The alcohol industry, charities and policy influence in the UK.


Lyness, SM; McCambridge, J; (2014) The alcohol industry, charities and policy influence in the UK. European journal of public health, 24 (4). pp. 557-61. ISSN 1101-1262 DOI: https://doi.org/10.1093/eurpub/cku076

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Abstract

BACKGROUND: Charities exist to pursue a public benefit, whereas corporations serve the interests of their shareholders. The alcohol industry uses corporate social responsibility activities to further its interests in influencing alcohol policy. Many charities also seek to influence alcohol and other policy. The aim of this study was to explore relationships between the alcohol industry and charities in the UK and whether these relationships may be used as a method of influencing alcohol policy.<br/> METHODS: The charity regulator websites for England and Wales and for Scotland were the main data sources used to identify charities involved in UK alcohol policy making processes and/or funded by the alcohol industry.<br/> RESULTS: Five charities were identified that both receive alcohol industry funding and are active in UK alcohol policy processes: Drinkaware; the Robertson Trust; British Institute of Innkeeping; Mentor UK and Addaction. The latter two are the sole remaining non-industry non-governmental members of the controversial responsibility deal alcohol network, from which all other public health interests have resigned.<br/> CONCLUSION: This study raises questions about the extent to which the alcohol industry is using UK charities as vehicles to further their own interests in UK alcohol policy. Mechanisms of industry influence in alcohol policy making globally is an important target for further investigations designed to assist the implementation of evidenced-based policies.<br/>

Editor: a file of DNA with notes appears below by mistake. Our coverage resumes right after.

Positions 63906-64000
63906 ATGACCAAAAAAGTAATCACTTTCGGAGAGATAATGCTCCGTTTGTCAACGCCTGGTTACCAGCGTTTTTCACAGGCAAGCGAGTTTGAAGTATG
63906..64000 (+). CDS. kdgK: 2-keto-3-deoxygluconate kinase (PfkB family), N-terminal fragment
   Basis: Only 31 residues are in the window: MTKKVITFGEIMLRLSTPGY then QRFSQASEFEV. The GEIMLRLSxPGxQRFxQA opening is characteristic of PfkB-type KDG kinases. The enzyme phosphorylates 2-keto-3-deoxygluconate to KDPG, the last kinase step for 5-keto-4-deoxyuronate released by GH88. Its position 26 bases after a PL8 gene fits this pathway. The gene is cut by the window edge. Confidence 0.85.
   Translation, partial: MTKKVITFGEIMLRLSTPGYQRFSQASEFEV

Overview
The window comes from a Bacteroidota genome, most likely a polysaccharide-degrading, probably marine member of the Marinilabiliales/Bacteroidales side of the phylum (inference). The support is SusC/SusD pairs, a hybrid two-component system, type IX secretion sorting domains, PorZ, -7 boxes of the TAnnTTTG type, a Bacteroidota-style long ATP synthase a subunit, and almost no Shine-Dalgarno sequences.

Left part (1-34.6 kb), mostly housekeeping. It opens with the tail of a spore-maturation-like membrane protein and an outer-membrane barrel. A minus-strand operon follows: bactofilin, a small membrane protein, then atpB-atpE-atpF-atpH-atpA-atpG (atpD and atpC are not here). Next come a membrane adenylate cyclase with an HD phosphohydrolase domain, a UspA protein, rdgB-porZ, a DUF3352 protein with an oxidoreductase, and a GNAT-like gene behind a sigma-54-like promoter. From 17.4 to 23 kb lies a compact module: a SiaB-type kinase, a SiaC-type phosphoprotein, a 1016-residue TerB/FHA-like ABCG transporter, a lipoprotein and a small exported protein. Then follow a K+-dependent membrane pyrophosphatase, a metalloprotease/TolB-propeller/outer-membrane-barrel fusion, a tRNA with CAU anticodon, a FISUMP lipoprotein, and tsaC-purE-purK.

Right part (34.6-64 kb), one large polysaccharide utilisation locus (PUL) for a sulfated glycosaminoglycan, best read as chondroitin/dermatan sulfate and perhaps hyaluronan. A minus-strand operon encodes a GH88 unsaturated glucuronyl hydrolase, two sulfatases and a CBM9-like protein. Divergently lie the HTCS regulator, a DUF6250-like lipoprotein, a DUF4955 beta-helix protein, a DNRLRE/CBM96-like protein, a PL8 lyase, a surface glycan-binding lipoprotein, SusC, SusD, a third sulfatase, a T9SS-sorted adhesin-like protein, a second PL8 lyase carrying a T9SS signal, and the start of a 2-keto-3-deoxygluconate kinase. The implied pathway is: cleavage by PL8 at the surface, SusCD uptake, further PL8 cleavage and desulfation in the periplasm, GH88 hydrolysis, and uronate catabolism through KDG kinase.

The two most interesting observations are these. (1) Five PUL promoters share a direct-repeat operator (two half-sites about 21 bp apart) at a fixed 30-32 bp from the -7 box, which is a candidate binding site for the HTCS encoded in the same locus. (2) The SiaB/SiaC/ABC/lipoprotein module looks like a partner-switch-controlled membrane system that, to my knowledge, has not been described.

Item Type: Article
Faculty and Department: Faculty of Public Health and Policy > Dept of Social and Environmental Health Research
Faculty of Public Health and Policy > Dept of Health Services Research and Policy
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PubMed ID: 24913316
Web of Science ID: 339908200008
URI: http://researchonline.lshtm.ac.uk/id/eprint/1782981

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